Our teeth are great for chewing foods. Some foods are easier on our teeth than others! Here’s a shortlist of some not-so-good foods for our teeth. Some of them may surprise you!
It’s no news that the stickier and chewier the candy, the more of an enemy it tends to be to your teeth. Think caramel, taffy, and the like. While you’re chewing your sticky morsel and probably enjoying it immensely, it can tug and pull on your dental fillings, sometimes causing them to come loose. Afterwards, the sugar can cling to your teeth for quite a while. That’s when the bacteria in your mouth move in for their own feast. As they consume the sugar, they make acid that wears away at the protective layer of your tooth enamel. Beware of sugary, chewy candy that is also sour because that sour flavor you love so much comes with its own load of acid. The take away? Brush and floss after candy indulgences. If you can’t brush, swish water. The bacteria in your mouth might not thank you for it, but your teeth will!
We don’t mean to pick on candy any more than it picks on your pearly whites. Hard candy doesn’t stick to your teeth as much as the chewy variety, but it has its own method. Since it dissolves slowly, hard candy is in your mouth longer and tends to saturate your mouth – and therefore the surfaces of your teeth – even more. Additionally, many flavors of hard candy are made with citric acid, and we’ve already covered the fact that acid can break down tooth enamel. Last but not least, if you bite down wrong on hard candy, it can bite back, pulling on and even cracking dental restorations. The take away? Brush and floss, and at least swish with water. Also, don’t bite down with reckless abandon! If the artificial sweeteners don’t bother you, consider sugar-free candies as a substitute every now and then.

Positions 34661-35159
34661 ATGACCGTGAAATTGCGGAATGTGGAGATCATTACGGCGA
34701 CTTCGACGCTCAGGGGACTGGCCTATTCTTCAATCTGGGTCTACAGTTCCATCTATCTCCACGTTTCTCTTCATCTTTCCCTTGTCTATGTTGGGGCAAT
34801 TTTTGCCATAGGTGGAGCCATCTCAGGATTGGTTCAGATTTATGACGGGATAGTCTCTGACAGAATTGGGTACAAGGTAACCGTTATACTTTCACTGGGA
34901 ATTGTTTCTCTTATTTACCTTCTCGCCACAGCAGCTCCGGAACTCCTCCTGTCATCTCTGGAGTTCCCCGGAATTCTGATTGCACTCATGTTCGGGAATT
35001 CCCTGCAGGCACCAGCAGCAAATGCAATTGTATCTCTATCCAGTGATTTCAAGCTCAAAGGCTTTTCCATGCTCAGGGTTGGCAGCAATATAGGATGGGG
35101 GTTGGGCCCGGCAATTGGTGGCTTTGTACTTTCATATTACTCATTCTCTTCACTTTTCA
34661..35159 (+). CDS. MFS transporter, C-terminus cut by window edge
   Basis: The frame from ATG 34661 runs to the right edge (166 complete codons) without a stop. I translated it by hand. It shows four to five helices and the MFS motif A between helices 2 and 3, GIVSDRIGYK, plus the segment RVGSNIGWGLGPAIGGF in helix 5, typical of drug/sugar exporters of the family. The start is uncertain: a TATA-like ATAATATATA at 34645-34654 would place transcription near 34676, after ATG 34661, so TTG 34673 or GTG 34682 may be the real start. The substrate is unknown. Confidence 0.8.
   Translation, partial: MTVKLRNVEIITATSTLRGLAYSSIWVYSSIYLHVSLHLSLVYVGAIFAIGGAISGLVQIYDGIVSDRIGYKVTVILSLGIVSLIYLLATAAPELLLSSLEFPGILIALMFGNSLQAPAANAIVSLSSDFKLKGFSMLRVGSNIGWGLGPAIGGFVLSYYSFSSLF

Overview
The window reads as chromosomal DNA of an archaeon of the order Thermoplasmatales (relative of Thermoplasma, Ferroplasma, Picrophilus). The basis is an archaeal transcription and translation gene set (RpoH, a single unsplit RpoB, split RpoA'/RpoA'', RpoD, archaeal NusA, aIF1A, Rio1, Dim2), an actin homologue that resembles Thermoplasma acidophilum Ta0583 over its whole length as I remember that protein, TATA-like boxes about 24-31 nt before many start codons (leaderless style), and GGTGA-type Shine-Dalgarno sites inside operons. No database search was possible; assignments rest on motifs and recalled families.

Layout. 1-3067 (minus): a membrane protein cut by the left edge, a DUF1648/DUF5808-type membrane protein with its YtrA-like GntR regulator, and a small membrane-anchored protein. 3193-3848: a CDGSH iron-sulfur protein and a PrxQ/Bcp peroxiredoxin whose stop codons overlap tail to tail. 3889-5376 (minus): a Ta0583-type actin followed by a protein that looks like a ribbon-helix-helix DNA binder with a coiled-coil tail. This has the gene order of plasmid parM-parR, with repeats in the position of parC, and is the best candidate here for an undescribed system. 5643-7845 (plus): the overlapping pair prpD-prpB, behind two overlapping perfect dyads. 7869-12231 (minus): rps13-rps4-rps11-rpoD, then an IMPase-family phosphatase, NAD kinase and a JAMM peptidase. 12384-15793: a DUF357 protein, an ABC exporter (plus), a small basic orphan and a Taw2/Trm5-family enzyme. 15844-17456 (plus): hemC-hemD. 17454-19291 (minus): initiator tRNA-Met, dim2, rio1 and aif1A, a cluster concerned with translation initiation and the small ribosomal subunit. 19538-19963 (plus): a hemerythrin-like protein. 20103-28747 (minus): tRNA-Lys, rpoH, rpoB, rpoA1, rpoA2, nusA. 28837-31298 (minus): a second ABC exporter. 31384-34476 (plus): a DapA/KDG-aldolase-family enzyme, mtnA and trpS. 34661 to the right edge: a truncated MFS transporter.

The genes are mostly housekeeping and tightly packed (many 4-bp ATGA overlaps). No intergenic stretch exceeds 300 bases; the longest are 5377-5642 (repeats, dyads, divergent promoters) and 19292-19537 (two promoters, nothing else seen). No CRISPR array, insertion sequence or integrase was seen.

Citrus fruits, while rich in vitamin C and other nutrients, are hard on your teeth, especially lemon and grapefruit juices. Their high acidity can erode tooth enamel. In 2008, a study that involved soaking teeth in citrus juices
(weird, right?) found that lemon and grapefruit were the biggest culprits of tooth damage. Orange juice was the least damaging. In addition, store-bought OJ is often fortified with calcium and vitamin D, which are both teeth-friendly. The take away? Continue drinking orange juice but don’t use it as mouthwash, and partake of grapefruits and lemons with caution.
Acid. Are you sensing a theme here? The acid in pickles usually comes from vinegar. It’s what gives pickles their sour, salty, pickley taste; it’s also what can harm your teeth. Repeated pickle consumption during the day tends to increase the chances of enamel damage, so perhaps the take away is to eat pickles only once a day or less.
Soda, soda pop, pop, coke… By any name, sugary drinks (including sports drinks) can encourage tooth decay. The acids in carbonated soft drinks have been found to be even worse than the sugar so even if you drink diet, you’re not in the clear. Drinking soda during meals can help because the food tends to neutralize the acid. Also, sipping through a straw can limit the beverage’s direct contact with your teeth. Wine, coffee, black tea, and any other drink that would stain your shirt can also stain and damage your teeth. As always, make sure to drink water, for your teeth and for your body!
Things aren’t all doom and gloom. For every food, drink, or yummy treat that’s bad for your teeth, there are probably a dozen or more that can help keep your teeth healthy and strong. Eat, drink, and brush on!